Definitions

raisin ranch

Raisin

[rey-zin]

Raisins are dried grapes. They are produced in many regions of the world, such as the United States, Australia, Chile, Argentina, Mexico, Greece, Turkey, India, Iran, Pakistan, China, Afghanistan, Togo, and Jamaica, as well as South Africa and Southern and Eastern Europe. Raisins may be eaten raw or used in cooking and baking.

Etymology

The word raisin dates back to Middle English and is a loanword from Old French; in Old French and French, raisin means "grape," while, in French, a dried grape is referred to as a raisin sec, or "dry grape." The Old French word in turn developed from the Latin word racemus, "a bunch of grapes." The origin of the Latin word is unclear.

Varieties

Raisin varieties depend on the type of grape used. Seedless varieties include Thompson Seedless (Sultana) and Flame. Raisins are typically sun-dried, but may also be "water-dipped," or dehydrated. "Golden raisins" are made from Thompsons, treated with Sulfur Dioxide (SO2) , and flame dried to give them their characteristic color. A particular variety of seedless grape, the Black Corinth, is also sun dried to produce Zante currants, mini raisins that are much darker in color and have a tart, tangy flavour. Several varieties of raisins are produced in Asia and, in the West, are only available at ethnic specialty grocers. Green raisins are produced in Iran. Raisins have a variety of colors (green, black, blue, purple, yellow) and sizes.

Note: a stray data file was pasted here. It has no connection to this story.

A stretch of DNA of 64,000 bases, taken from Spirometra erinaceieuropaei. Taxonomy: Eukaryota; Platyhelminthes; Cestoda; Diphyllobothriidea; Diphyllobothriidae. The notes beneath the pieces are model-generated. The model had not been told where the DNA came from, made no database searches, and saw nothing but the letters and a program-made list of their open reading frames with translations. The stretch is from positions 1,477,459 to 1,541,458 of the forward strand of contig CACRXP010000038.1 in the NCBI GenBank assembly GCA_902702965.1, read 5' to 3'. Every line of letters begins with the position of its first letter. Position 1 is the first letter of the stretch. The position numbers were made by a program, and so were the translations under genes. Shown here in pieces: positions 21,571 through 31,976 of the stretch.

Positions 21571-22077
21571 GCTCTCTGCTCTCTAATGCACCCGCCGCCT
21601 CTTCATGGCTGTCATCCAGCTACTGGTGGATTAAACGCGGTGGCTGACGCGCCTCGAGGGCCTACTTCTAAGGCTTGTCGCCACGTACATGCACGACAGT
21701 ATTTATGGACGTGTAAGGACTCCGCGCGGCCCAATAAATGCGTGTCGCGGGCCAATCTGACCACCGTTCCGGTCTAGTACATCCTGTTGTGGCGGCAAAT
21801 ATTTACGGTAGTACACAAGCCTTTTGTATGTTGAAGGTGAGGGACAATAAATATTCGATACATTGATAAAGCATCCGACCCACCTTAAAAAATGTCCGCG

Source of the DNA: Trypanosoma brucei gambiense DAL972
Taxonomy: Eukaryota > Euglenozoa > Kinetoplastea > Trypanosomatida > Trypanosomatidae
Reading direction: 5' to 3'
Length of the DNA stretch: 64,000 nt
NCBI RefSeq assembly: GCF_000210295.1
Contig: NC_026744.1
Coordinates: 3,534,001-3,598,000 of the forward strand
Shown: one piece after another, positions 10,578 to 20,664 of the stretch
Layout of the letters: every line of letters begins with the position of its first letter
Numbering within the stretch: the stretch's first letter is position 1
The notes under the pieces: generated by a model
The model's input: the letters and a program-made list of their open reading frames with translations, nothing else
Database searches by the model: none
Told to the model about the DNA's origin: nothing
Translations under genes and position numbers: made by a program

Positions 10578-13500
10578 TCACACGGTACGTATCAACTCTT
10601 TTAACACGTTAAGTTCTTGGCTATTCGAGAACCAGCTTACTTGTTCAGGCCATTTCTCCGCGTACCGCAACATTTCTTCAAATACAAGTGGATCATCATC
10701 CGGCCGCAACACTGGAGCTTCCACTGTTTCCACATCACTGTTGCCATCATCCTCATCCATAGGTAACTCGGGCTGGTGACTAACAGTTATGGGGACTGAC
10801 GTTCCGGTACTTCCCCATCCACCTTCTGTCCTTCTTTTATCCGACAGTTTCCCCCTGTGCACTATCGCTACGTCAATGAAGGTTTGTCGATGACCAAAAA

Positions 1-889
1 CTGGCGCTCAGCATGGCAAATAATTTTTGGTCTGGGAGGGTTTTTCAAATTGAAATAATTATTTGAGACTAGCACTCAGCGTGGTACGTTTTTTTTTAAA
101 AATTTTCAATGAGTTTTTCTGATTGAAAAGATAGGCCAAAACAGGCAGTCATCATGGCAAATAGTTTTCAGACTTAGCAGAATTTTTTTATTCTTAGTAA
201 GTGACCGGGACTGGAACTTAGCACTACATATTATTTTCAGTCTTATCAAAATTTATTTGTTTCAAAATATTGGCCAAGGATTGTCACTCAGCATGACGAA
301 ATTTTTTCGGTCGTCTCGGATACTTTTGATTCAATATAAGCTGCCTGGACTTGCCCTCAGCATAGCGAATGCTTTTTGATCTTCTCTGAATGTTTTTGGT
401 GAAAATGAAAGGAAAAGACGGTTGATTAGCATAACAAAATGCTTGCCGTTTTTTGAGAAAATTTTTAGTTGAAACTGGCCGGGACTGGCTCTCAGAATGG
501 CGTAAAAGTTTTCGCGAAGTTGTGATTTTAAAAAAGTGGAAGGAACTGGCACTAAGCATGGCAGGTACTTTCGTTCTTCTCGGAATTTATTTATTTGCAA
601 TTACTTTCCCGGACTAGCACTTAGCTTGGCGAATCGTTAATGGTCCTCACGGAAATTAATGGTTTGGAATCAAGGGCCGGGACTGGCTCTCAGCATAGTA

Regional variations

In the United Kingdom, Australia and New Zealand, the word raisin is reserved for the dried large dark grape, with sultana being a dried large white grape, and currant being a dried small Black Corinth grape.

Nutritional value

Raisins are about 60% sugars by weight, most of which is fructose. Raisins are also high in antioxidants, and are comparable to prunes and apricots in this regard.

Sweetness

Raisins are sweet due to their high concentration of sugars. If they are stored for a long period, the sugar inside the fruit crystallizes. This makes the fruit gritty, but does not affect its usability. To de-crystalize raisins, they can be soaked in liquid (alcohol, fruit juice, or boiling water) for a short period, dissolving the sugar.

See also

References

  • {{cite conference | author=C. D. Wu, J. F. Rivero-Cruz, M. Zhu, B. Su, A. D. Kinghorn | title=Antimicrobial Phytochemicals in Thompson Seedless Raisins (Vitis vinifera L.) Inhibit Dental Plaque Bacteria

| booktitle=American Society for Microbiology meeting. June 5–9. Atlanta | year=2005 | pages= |url=http://www.abstractsonline.com/viewer/viewAbstractPrintFriendly.asp?CKey={F2F471D3-4975-4531-91A3-99EF6E664CEC}&SKey={A60C59D2-2740-438F-8EDB-FBCA9A4ED3C2}&MKey={382D7E47-BE0B-4BBA-B3A6-E511C92FA999}&AKey={32093528-52DC-4EBE-9D80-29DAD84C92CE} }}

External links

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